7/7 Bombings 9/11 A1P1 Aarhus Abortion Abu Qatada Abuse Access to justice adoption AI air pollution air travel ALBA Allergy Al Qaeda Amnesty International animal rights Animals anonymity Article 1 Protocol 1 Article 2 article 3 Article 4 article 5 Article 6 Article 8 Article 9 article 10 Article 11 article 13 Article 14 article 263 TFEU Artificial Intelligence Asbestos Assange assisted suicide asylum asylum seekers Australia autism badgers benefits Bill of Rights biotechnology birds directive blogging Bloody Sunday brexit Bribery British Waterways Board Catholic Church Catholicism Chagos Islanders Charter of Fundamental Rights child protection Children children's rights China christianity circumcision citizenship civil liberties campaigners civil partnerships climate change clinical negligence closed material procedure Coercion Cologne Commission on a Bill of Rights common buzzard common law communications competition confidentiality confiscation order conscientious objection consent conservation constitution contact order contempt of court Control orders Copyright coronavirus costs costs budgets Court of Protection crime criminal law Criminal Legal Aid criminal records Cybersecurity Damages data protection death penalty declaration of incompatibility defamation DEFRA Democracy village deportation deprivation of liberty derogations Detention devolution Dignitas dignity Dignity in Dying diplomacy director of public prosecutions disability Disability-related harassment disciplinary hearing disclosure Discrimination Discrimination law disease divorce DNA doctors does it matter? domestic violence Dominic Grieve don't ask don't ask don't tell don't tell Doogan and Wood double conviction DPP guidelines drones duty of care ECHR economic and social rights economic loss ECtHR Education election Employment Environment environmental information Equality Act Equality Act 2010 ethics Ethiopia EU EU Charter of Fundamental Rights EU costs EU law European Convention on Human Rights European Court of Human Rights European Court of Justice european disability forum European Sanctions Blog Eurozone euthanasia evidence Exclusion extra-jurisdictional reach of ECHR extra-territoriality extradition extradition act extradition procedures extradition review extraordinary rendition Facebook Facebook contempt facial recognition fair procedures Fair Trial faith courts fake news Family family courts family law family legal aid Family life fatal accidents act Fertility fertility treatment FGM fisheries fishing rights foreign criminals foreign office foreign policy France freedom of assembly Freedom of Association Freedom of Expression freedom of information Freedom of Information Act 2000 freedom of movement freedom of speech free speech game birds gangbo gang injunctions Garry Mann gary dobson Gary McFarlane gay discrimination Gay marriage gay rights gay soldiers Gaza Gaza conflict Gender General Dental Council General Election General Medical Council genetic discrimination genetic engineering genetic information genetics genetic testing Google government Grenfell grooming Gun Control gwyneth paltrow gypsies habitats habitats protection Halsbury's Law Exchange hammerton v uk happy new year harassment Hardeep Singh Haringey Council Harkins and Edwards Health healthcare health insurance Heathrow heist heightened scrutiny Henry VII Henry VIII herd immunity hereditary disorder High Court of Justiciary Hirst v UK HIV HJ Iran HM (Iraq) v The Secretary of state for the home department [2010] EWCA Civ 1322 Holder holkham beach holocaust homelessness Home Office Home Office v Tariq homeopathy hooding Hounslow v Powell House of Commons Housing housing benefits Howard League for Penal Reform how judges decide cases hra damages claim Hrant Dink HRLA HS2 hs2 challenge hts http://ukhumanrightsblog.com/2011/04/11/us-state-department-reports-on-uk-human-rights/ Human Fertilisation and Embryology Act Human Fertilisation and Embryology Authority human genome human rights Human Rights Act Human Rights Act 1998 human rights advocacy Human rights and the UK constitution human rights commission human rights conventions human rights damages Human Rights Day human rights decisions Human Rights Information Project human rights news Human Rights Watch human right to education human trafficking hunting Huntington's Disease HXA hyper injunctions Igor Sutyagin illegality defence immigration Immigration/Extradition Immigration Act 2014 immigration appeals immigration detention immigration judge immigration rules immunity increase of sanction India Indonesia Infrastructure Planning Committee inherent jurisdiction inherited disease Inhuman and degrading treatment injunction Inquest Inquests insult insurance insurmountable obstacles intelligence services act intercept evidence interception interests of the child interim remedies international international conflict international criminal court international humanitarian law international human rights international human rights law international law international treaty obligations internet internet service providers internment internship inuit investigation investigative duty in vitro fertilisation Iran iranian bank sanctions Iranian nuclear program Iraq Iraqi asylum seeker Iraq War Ireland irrationality islam Israel Italy iTunes IVF ivory ban jackson reforms Janowiec and Others v Russia ( Japan Jason Smith Jeet Singh Jefferies Jeremy Corbyn jeremy hunt job Jogee John Hemming John Terry joint enterprise joint tenancy Jon Guant Joseph v Spiller journalism judaism judges Judges and Juries judging Judicial activism judicial brevity judicial deference judicial review Judicial Review reform judiciary Julian Assange jurisdiction jury trial JUSTICE Justice and Security Act Justice and Security Bill Justice and Security Green Paper Justice Human Rights Awards JUSTICE Human Rights Awards 2010 just satisfaction Katyn Massacre Kay v Lambeth Kay v UK Ken Clarke Ken Pease Kerry McCarthy Kettling Kings College Klimas koran burning Labour Lady Hale lansley NHS reforms LASPO Law Commission Law Pod UK Law Society Law Society of Scotland leave to enter leave to remain legal aid legal aid cuts Legal Aid desert Legal Aid Reforms legal blogs Legal Certainty legal naughty step Legal Ombudsman legal representation legitimate expectation let as a dwelling Leveson Inquiry Levi Bellfield lewisham hospital closure lgbtq liability Libel libel reform Liberal Democrat Conference Liberty libraries closure library closures Libya licence conditions licence to shoot life insurance life sentence life support limestone pavements limitation lisbon treaty Lithuania Litigation litvinenko live exports local authorities locked in syndrome london borough of merton London Legal Walk London Probation Trust Lord Bingham Lord Bingham of Cornhill Lord Blair Lord Goldsmith lord irvine Lord Judge speech Lord Kerr Lord Lester Lord Neuberger Lord Phillips Lord Rodger Lord Sumption Lord Taylor LSC tender luftur rahman machine learning MAGA Magna Carta mail on sunday Majority Verdict Malcolm Kennedy malice Margaret Thatcher Margin of Appreciation margin of discretion Maria Gallastegui marriage material support maternity pay Matthew Woods Mattu v The University Hospitals of Coventry and Warwickshire NHS Trust [2011] EWHC 2068 (QB) Maya the Cat Mba v London Borough Of Merton McKenzie friend Media and Censorship Medical medical liability medical negligence medical qualifications medical records medicine mental capacity Mental Capacity Act Mental Capacity Act 2005 Mental Health mental health act mental health advocacy mental health awareness Mental Health Courts Mental illness merits review MGN v UK michael gove Midwives migrant crisis Milly Dowler Ministerial Code Ministry of Justice Ministry of Justice cuts misfeasance in public office modern slavery morality morocco mortuaries motherhood Motor Neurone disease Moulton Mousa MP expenses Mr Gul Mr Justice Eady MS (Palestinian Territories) (FC) (Appellant) v Secretary of State for the Home Department murder murder reform Musician's Union Muslim NADA v. SWITZERLAND - 10593/08 - HEJUD [2012] ECHR 1691 naked rambler Naomi Campbell nationality National Pro Bono Week national security Natural England nature conservation naturism Nazi negligence Neuberger neuroscience Newcastle university news News of the World new Supreme Court President NHS NHS Risk Register Nick Clegg Nicklinson Niqaab Noise Regulations 2005 Northern Ireland nuclear challenges nuisance nursing nursing home Obituary Occupy London offensive jokes Offensive Speech offensive t shirt oil spill olympics open justice oppress OPQ v BJM orchestra Osama Bin Laden Oxford University paramountcy principle parental rights parenthood parking spaces parliamentary expenses parliamentary expenses scandal Parliamentary sovereignty Parliament square parole board passive smoking pastor Terry Jones patents Pathway Students Patrick Quinn murder Pensions persecution personal data Personal Injury personality rights perversity Peter and Hazelmary Bull PF and EF v UK Phil Woolas phone hacking phone taps physical and mental disabilities physician assisted death Pinnock Piracy Plagiarism planning planning human rights planning system plebgate POCA podcast points Poland Police police investigations police liability police misconduct police powers police surveillance Policy Exchange report political judges Politics Politics/Public Order poor reporting Pope Pope's visit Pope Benedict portal possession proceedings power of attorney PoW letters to ministers pre-nup pre-nuptial Pre-trial detention predator control pregnancy press press briefing press freedom Prince Charles prince of wales princess caroline of monaco principle of subsidiarity prior restraint prison Prisoners prisoners rights prisoners voting prisoner vote prisoner votes prisoner voting prison numbers Prisons prison vote privacy privacy injunction privacy law through the front door Private life private nuisance private use proceeds of crime Professional Discipline Property proportionality prosecution Protection of Freedoms Act Protection of Freedoms Bill Protest protest camp protest rights Protocol 15 psychiatric hospitals Public/Private public access publication public authorities Public Bodies Bill public inquiries public interest public interest environmental litigation public interest immunity Public Order Public Sector Equality Duty putting the past behind quango quantum quarantine Queen's Speech queer in the 21st century R (on the application of) v Secretary of State for the Home Department & Ors [2011] EWCA Civ 895 R (on the application of) v The General Medical Council [2013] EWHC 2839 (Admin) R (on the application of EH) v Secretary of State for the Home Department [2012] EWHC 2569 (Admin) R (on the application of G) v The Governors of X School Rabone and another v Pennine Care NHS Foundation Trust [2012] UKSC 2 race relations Rachel Corrie Radmacher Raed Salah Mahajna Raed Saleh Ramsgate raptors rehabilitation Reith Lectures Religion resuscitation RightsInfo right to die right to family life right to life Right to Privacy right to swim riots Roma Romania Round Up Royals Russia saudi arabia Scotland secrecy secret justice Secret trials security services sexual offence Sikhism Smoking social media social workers South Africa south african constitution Spain special advocates spending cuts Standing starvation statelessness stem cells stop and search Strasbourg super injunctions Supreme Court Supreme Court of Canada surrogacy surveillance swine flu Syria Tax Taxi technology Terrorism terrorism act tort Torture travel treason treaty accession trial by jury TTIP Turkey Twitter UK Ukraine unfair consultation universal jurisdiction unlawful detention USA US Supreme Court vaccination vicarious liability Wales War Crimes Wars Welfare Western Sahara Whistleblowing Wikileaks wildlife wind farms WomenInLaw Worboys wrongful birth YearInReview Zimbabwe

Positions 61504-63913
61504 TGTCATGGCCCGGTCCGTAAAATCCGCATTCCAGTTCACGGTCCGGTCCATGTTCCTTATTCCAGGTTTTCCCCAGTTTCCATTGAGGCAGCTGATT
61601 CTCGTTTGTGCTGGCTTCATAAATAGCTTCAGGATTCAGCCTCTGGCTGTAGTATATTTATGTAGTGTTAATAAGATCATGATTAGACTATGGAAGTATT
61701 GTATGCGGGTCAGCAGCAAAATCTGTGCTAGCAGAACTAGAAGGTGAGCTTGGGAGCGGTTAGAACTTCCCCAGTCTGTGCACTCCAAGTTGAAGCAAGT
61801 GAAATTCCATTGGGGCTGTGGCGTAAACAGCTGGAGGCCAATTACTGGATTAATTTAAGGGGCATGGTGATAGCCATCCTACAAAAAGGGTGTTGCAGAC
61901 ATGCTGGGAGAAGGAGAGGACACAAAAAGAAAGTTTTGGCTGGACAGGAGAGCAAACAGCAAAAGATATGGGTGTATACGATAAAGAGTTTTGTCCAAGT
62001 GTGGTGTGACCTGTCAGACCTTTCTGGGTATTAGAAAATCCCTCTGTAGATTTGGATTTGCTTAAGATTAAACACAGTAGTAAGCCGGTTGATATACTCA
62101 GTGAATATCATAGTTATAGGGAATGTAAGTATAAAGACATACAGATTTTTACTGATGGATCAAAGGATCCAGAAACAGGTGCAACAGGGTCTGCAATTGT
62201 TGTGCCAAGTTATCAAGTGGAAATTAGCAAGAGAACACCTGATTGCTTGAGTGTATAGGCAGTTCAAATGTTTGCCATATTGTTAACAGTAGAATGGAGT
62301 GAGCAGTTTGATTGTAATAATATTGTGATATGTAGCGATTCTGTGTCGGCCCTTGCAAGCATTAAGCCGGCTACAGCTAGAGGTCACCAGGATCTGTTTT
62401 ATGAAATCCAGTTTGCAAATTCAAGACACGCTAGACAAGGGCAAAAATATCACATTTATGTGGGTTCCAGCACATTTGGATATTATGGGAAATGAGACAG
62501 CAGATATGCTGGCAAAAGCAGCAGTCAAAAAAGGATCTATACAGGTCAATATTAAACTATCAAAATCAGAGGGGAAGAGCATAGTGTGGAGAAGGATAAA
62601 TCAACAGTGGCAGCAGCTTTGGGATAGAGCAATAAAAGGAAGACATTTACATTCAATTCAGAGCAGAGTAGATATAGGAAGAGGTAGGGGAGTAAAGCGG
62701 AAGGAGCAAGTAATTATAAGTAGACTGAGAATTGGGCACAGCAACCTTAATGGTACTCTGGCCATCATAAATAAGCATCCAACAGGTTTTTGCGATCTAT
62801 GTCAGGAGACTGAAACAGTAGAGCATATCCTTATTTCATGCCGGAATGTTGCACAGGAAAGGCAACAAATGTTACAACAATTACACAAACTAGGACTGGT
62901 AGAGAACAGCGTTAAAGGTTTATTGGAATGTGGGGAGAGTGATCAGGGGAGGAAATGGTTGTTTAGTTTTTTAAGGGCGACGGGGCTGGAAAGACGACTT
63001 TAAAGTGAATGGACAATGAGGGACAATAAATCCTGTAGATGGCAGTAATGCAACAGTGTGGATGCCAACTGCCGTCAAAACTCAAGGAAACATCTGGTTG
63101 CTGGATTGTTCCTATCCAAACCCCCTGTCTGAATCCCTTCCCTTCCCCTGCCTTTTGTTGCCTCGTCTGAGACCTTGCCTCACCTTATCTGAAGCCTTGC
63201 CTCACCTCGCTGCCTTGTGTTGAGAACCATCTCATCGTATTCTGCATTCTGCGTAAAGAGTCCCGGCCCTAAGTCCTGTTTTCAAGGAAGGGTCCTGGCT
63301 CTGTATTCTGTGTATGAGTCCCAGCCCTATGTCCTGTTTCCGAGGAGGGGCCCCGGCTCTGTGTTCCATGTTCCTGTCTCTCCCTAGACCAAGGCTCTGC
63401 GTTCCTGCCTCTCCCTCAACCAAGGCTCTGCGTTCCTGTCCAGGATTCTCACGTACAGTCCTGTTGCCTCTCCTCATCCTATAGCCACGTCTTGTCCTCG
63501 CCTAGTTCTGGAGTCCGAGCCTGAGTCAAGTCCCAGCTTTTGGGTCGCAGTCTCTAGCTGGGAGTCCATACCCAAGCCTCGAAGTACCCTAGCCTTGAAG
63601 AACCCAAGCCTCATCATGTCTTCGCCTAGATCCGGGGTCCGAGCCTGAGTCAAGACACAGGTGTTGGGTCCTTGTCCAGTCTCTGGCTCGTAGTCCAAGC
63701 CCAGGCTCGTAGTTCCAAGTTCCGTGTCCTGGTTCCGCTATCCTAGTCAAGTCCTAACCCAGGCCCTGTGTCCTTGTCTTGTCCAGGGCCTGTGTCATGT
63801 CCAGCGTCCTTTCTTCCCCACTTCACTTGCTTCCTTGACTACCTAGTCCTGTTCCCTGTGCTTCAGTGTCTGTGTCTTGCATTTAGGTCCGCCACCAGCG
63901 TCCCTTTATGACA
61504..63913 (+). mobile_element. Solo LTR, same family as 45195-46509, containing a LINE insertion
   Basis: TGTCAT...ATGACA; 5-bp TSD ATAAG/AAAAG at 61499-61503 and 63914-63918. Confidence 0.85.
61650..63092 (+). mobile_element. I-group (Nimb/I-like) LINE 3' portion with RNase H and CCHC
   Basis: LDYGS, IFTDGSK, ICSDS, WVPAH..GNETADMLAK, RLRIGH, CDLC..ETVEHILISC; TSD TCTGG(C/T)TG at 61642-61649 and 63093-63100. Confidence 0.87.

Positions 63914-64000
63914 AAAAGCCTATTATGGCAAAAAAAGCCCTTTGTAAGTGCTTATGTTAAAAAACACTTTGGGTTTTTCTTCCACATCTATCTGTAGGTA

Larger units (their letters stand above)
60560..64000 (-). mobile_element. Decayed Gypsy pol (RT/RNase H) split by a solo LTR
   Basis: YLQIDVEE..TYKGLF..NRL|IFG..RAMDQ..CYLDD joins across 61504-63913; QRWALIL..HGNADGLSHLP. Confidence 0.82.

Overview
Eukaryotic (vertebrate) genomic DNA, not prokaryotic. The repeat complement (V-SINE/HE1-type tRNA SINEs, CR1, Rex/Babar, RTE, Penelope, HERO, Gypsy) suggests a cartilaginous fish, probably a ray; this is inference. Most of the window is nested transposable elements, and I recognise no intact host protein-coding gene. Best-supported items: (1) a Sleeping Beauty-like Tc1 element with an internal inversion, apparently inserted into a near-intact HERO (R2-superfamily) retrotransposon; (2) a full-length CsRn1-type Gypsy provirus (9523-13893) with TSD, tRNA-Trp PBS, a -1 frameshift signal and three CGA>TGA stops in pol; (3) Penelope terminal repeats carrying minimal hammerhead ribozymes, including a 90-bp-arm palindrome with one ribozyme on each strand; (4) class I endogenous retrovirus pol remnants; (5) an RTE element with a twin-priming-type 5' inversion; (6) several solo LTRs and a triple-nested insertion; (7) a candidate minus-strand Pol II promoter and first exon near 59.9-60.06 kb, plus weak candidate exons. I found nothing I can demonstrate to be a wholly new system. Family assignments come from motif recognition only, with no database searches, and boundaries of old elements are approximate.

Disclaimer


This blog is maintained for information purposes only. It is not intended to be a source of legal advice and must not be relied upon as such. Blog posts reflect the views and opinions of their individual authors, not of chambers as a whole.

Our privacy policy can be found on our ‘subscribe’ page or by clicking here.

%d bloggers like this: